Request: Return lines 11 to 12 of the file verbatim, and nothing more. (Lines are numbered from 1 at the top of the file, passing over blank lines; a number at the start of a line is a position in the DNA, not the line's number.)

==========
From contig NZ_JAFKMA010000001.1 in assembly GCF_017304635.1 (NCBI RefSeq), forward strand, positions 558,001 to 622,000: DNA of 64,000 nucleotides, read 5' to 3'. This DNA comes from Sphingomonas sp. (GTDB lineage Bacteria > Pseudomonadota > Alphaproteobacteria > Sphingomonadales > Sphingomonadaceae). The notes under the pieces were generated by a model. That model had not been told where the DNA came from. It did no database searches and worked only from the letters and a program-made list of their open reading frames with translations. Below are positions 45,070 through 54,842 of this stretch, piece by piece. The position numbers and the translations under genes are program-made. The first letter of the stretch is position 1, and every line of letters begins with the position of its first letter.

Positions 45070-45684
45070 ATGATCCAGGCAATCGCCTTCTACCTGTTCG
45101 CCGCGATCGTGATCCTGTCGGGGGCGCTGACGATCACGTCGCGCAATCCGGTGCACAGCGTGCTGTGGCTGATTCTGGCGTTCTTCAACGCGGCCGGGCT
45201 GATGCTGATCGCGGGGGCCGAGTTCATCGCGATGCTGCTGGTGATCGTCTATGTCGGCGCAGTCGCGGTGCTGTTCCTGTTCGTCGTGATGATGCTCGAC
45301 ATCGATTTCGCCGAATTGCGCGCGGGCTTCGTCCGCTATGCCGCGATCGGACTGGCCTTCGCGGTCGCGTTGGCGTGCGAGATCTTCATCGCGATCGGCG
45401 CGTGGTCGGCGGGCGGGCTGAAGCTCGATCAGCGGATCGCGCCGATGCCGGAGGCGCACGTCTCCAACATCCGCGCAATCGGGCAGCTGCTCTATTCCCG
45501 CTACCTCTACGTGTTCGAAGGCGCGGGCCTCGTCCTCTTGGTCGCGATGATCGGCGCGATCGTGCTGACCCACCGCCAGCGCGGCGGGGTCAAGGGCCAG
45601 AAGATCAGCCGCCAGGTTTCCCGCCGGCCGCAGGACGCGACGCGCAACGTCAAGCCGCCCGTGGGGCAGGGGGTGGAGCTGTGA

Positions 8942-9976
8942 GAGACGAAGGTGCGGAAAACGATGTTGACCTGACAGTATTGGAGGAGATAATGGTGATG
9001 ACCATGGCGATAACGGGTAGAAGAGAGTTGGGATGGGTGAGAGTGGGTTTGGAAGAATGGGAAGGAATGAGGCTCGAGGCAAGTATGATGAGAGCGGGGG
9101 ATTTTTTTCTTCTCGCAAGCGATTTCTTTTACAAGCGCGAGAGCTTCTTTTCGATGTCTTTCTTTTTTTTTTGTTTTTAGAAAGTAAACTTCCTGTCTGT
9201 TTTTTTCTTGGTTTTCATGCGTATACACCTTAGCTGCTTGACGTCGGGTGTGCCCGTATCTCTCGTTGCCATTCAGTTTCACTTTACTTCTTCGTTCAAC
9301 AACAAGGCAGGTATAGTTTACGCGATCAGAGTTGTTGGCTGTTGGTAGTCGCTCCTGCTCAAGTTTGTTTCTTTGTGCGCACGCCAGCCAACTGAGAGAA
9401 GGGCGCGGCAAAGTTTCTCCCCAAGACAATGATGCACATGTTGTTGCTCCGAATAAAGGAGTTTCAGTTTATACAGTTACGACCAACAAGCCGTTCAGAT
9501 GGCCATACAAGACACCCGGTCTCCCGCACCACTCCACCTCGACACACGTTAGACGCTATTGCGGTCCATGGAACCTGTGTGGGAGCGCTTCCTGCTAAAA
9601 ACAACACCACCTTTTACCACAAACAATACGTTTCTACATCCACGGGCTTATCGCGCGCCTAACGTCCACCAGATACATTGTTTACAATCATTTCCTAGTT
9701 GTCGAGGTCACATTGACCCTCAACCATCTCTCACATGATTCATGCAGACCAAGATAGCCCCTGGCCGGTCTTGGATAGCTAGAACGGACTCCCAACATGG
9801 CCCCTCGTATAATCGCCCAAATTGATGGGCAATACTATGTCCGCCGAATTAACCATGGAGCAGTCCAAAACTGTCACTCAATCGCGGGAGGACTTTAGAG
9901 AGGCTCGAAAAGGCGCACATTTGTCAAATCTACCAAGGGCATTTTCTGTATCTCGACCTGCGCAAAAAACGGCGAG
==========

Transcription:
8942 GAGACGAAGGTGCGGAAAACGATGTTGACCTGACAGTATTGGAGGAGATAATGGTGATG
9001 ACCATGGCGATAACGGGTAGAAGAGAGTTGGGATGGGTGAGAGTGGGTTTGGAAGAATGGGAAGGAATGAGGCTCGAGGCAAGTATGATGAGAGCGGGGG